Currently studies are underway to refine a surgical approach for migraine headaches, determine the best way to triage patients, identify additional trigger points, and expand knowledge of migraine's anatomy.
In the United States, 13% of Americans (37 million people) have migraine headaches with women affected three times more than men. The costs are staggering: we spend approximately $1 billion in medical costs and lose roughly $16 billion in productivity every year. Despite improvement in medications, pharmacologic treatments are often incompletely effective. It is commonplace for migraine patients to be prescribed and take prophylactic, abortive, and analgesic medications but experience residual disability when they do not work.
An October 2014 supplement to Plastic and Reconstructive Surgery addresses migraine headache and, specifically, the current state of the art in the surgical treatment of migraine headaches. Most approaches are based on the theory that migraines occur when the trigeminal and cervical spinal nerves’ extracranial sensory branches are irritated, entrapped, or compressed. Botulinum toxin injection and surgical decompression target these trigger points to reduce or eliminate migraines in patients for whom prescription medications fail. Botulinum toxin injection tends to provide temporary migraine prevention.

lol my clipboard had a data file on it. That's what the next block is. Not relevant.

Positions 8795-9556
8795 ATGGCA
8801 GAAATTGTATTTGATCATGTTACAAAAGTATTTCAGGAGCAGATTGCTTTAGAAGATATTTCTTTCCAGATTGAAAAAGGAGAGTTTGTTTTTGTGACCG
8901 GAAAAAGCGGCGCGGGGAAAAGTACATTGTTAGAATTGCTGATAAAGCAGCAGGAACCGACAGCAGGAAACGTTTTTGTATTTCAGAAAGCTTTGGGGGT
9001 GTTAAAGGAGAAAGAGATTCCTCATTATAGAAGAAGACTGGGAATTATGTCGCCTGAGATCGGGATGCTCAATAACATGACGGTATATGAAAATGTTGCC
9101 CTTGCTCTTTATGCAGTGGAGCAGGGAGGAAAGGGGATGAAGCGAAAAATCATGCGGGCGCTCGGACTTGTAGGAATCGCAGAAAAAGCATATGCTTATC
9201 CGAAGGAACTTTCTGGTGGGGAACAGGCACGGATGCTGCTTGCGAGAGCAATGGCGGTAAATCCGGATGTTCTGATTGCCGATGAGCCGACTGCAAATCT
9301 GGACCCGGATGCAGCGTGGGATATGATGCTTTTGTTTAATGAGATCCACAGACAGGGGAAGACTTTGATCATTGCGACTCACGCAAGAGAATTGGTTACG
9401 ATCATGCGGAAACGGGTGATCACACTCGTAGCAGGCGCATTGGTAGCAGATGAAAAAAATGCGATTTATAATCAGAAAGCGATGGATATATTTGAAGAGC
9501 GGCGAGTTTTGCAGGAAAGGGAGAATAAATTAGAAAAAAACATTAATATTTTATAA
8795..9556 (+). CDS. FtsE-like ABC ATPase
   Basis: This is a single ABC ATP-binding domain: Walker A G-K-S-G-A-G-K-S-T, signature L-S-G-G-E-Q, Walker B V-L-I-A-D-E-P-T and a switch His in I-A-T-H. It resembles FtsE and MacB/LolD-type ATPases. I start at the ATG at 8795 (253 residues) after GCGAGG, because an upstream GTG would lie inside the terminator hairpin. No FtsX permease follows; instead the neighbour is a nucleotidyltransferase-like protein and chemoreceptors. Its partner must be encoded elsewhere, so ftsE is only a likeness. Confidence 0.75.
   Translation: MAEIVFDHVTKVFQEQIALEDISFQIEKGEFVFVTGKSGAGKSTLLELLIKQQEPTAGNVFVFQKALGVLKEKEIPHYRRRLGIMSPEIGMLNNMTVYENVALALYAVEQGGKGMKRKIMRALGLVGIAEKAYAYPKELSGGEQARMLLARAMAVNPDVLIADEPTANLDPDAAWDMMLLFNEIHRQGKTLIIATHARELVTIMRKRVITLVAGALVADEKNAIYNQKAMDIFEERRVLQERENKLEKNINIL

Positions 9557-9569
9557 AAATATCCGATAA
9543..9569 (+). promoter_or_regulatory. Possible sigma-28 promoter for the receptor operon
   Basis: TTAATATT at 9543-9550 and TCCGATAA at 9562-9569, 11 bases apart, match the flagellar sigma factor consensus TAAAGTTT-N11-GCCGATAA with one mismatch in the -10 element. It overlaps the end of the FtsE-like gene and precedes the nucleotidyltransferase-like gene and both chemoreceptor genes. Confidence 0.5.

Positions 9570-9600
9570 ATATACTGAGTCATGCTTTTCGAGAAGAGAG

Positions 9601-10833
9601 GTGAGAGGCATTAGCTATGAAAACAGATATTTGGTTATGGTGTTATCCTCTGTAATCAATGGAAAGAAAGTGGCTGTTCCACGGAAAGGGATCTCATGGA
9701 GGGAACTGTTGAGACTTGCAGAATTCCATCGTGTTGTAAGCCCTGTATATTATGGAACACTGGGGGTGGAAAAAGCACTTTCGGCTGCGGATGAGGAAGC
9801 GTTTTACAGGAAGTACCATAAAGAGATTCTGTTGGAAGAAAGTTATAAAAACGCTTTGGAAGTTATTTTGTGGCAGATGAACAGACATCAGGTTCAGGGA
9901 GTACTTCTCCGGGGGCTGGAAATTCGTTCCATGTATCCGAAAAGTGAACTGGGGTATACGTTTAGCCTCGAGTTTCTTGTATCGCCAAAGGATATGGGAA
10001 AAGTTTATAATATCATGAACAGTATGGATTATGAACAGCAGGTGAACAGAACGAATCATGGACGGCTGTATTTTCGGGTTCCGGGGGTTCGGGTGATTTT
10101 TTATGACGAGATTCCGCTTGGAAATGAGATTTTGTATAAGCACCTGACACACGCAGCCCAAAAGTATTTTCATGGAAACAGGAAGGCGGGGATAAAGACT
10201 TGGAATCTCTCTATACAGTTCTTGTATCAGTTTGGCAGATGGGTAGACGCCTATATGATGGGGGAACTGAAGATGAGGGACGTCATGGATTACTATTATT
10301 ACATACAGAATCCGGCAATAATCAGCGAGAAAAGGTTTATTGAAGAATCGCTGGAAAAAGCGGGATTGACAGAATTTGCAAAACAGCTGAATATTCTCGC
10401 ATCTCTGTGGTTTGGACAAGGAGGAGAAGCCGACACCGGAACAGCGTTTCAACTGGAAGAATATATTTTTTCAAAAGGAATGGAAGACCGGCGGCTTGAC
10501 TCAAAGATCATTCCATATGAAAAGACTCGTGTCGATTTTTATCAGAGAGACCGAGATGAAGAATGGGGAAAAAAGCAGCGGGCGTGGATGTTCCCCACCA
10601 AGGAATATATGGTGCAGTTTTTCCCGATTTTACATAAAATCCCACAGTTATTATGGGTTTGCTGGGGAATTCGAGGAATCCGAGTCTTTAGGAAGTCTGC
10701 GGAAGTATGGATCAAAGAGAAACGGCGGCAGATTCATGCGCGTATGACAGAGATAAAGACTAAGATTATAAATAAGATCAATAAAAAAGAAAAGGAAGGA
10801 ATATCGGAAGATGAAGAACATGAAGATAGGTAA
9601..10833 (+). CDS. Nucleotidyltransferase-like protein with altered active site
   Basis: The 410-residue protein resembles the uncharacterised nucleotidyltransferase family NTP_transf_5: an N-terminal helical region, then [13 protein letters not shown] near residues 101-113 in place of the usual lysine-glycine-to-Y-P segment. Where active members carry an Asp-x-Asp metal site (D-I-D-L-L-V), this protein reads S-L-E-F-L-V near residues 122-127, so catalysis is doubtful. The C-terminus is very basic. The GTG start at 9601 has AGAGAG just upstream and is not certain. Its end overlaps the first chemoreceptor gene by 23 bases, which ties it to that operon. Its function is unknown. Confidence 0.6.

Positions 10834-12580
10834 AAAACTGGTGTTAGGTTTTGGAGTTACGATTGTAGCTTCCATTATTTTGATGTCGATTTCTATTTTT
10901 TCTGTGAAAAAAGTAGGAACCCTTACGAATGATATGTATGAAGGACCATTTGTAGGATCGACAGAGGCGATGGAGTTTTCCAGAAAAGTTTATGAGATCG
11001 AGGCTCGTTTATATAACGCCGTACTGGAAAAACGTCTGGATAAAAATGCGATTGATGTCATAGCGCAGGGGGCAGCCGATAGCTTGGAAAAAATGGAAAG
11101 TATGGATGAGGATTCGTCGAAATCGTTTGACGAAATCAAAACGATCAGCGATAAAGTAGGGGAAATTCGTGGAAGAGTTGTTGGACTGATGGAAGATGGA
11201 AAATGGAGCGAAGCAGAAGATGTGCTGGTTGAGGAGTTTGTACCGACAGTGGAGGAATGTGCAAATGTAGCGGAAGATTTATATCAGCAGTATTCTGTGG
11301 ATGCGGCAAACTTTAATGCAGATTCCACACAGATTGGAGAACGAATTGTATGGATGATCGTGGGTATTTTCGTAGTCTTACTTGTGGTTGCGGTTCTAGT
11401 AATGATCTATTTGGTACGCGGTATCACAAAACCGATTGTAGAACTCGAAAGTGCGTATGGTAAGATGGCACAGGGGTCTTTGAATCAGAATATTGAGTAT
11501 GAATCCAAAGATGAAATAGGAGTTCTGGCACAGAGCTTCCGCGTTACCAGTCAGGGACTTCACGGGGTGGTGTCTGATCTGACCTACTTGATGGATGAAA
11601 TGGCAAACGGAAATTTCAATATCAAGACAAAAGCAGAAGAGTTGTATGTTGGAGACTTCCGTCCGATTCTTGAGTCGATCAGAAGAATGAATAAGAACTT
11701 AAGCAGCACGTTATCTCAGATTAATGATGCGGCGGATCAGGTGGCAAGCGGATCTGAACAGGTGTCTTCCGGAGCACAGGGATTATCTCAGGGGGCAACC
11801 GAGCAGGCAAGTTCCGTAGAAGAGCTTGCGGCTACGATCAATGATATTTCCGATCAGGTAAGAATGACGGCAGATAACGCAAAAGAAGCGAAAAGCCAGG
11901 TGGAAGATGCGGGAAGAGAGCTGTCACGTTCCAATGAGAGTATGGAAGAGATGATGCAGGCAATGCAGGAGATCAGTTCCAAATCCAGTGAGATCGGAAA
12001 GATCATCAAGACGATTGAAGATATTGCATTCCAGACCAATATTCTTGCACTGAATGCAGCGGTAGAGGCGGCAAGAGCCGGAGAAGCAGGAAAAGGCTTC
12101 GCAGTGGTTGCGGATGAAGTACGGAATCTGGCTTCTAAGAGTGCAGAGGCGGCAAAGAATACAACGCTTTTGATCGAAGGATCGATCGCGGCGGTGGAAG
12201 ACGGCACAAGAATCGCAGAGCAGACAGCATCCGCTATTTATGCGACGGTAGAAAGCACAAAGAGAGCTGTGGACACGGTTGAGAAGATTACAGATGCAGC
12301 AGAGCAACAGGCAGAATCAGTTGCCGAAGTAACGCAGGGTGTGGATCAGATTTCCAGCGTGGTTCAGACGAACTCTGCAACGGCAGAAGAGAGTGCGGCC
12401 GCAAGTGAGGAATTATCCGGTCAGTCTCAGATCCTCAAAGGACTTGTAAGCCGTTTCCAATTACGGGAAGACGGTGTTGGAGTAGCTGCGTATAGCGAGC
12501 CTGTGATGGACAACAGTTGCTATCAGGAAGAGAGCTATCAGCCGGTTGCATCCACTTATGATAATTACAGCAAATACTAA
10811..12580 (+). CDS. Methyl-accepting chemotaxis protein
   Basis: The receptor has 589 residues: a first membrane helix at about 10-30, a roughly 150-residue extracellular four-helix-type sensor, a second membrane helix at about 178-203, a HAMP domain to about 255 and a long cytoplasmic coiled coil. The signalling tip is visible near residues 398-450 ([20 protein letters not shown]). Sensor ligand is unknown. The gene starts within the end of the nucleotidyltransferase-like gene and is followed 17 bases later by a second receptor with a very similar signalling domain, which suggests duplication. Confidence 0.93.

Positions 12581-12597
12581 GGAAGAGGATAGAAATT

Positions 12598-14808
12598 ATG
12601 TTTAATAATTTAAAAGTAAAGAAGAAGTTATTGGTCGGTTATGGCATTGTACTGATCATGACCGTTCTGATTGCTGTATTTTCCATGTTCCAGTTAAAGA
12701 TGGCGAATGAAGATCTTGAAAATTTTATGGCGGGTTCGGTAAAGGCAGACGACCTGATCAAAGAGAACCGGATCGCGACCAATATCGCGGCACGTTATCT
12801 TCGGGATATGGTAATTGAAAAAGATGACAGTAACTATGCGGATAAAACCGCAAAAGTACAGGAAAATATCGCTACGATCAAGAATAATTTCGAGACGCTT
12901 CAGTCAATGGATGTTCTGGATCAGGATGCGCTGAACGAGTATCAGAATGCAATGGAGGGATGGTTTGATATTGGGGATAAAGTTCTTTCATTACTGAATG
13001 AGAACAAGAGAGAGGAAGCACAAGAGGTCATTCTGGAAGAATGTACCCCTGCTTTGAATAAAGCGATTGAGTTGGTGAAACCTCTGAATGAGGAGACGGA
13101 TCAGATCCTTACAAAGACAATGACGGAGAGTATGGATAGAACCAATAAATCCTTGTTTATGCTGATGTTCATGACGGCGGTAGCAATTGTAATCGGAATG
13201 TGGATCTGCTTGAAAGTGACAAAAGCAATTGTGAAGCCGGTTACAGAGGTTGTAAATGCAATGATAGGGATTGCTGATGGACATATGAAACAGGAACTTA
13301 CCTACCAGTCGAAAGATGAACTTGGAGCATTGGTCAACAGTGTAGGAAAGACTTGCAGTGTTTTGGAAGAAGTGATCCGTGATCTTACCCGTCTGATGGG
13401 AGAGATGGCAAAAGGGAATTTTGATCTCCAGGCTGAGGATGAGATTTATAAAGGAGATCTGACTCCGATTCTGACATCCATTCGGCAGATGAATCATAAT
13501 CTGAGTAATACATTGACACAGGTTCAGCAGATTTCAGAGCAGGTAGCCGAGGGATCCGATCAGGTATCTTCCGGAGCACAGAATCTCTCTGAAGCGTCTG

Evidence supporting safe and effective permanent surgical decompression of peripheral trigger points is growing. The authors report that after reviewing all available studies, they calculate the average success rate of surgery (meaning migraine headache elimination or at least 50% reduction in symptoms) at nearly 90%. Although only one study has followed patients for 5 years or more, most studies report sustained relief for at least 1 year.
This article reviews several types of studies (e.g., clinical, anatomical, and cost effectiveness) and provides links to online videos showing actual technique. The authors report that initial high surgical costs are rapidly offset by reduced need for medication and improved productivity. The most common adverse events associated with surgery for migraine include transient numbness or paresthesias at the surgical site, incisional alopecia, controlled intraoperative bleeding, and transient uneven brow movement.
Currently studies are underway to refine a surgical approach for migraine headaches, determine the best way to triage patients, identify additional trigger points, and expand knowledge of migraine’s anatomy.